HIV: ageing, cognition and neuroimaging at 4 year follow-up

B I Haynes, Mervi Pitkänen, R Kulasegaram, S.J. Casey, M. Schutte, K. Towgood, Barry Stephen Peters, Gareth John Barker, Michael David Kopelman

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Abstract

Objective: To investigate the hypothesis of accelerated cognitive ageing in HIV positive individuals using longitudinal assessment of cognitive performance and quantitative MRI.
Methods: We assessed a broad cognitive battery and quantitative MRI metrics (voxel based morphometry: VBM and diffusion tensor imaging: DTI) in asymptomatic HIV positive men who have sex with men (15 aged 20-40 years and 15 aged ≥50 years), and seronegative matched controls (nine aged 20-40 years and 16 aged ≥50 years).
Results: Being HIV positive was associated with a greater decrease in executive function, and global cognition. Additionally, using DTI, the HIV Group had a greater increase in mean diffusivity, but we did not find group differences on volume change using VBM. With respect to the HIV by Age Group interaction, this was statistically significant for change in global cognition, with older HIV positive individuals showing greater global cognitive decline, but there were no significant interactions on other measures. Lastly, change in cognitive performance was correlated with change in the DTI measures, and this effect was stronger for the HIV positive participants.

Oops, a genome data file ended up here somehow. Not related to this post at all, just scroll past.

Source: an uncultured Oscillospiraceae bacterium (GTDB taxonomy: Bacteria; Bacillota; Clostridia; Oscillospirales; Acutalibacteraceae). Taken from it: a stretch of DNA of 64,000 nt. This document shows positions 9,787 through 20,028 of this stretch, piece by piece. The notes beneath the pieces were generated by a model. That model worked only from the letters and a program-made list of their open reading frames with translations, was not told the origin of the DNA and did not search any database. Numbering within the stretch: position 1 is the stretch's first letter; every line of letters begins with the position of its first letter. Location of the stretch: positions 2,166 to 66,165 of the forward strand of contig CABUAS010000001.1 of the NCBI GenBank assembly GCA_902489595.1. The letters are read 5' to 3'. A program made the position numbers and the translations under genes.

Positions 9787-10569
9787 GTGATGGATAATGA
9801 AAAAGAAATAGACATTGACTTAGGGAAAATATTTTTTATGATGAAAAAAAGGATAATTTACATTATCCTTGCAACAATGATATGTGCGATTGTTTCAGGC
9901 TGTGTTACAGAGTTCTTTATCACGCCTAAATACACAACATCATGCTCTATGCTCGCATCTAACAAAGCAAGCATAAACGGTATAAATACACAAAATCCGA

Conclusions: In the present study, we found some evidence for accelerated ageing in HIV with a statistically significant HIV by Age Group interaction in global cognition, although this interaction could not be explained by the imaging findings. Moreover, we also found that change in cognitive performance correlated with change in the DTI measures, and this effect was stronger for the HIV positive participants. This will need replication in larger studies using a similar follow-up delay.
Original languageEnglish
JournalHIV MEDICINE
Early online date14 Feb 2018
DOIs
Publication statusPublished - 2018

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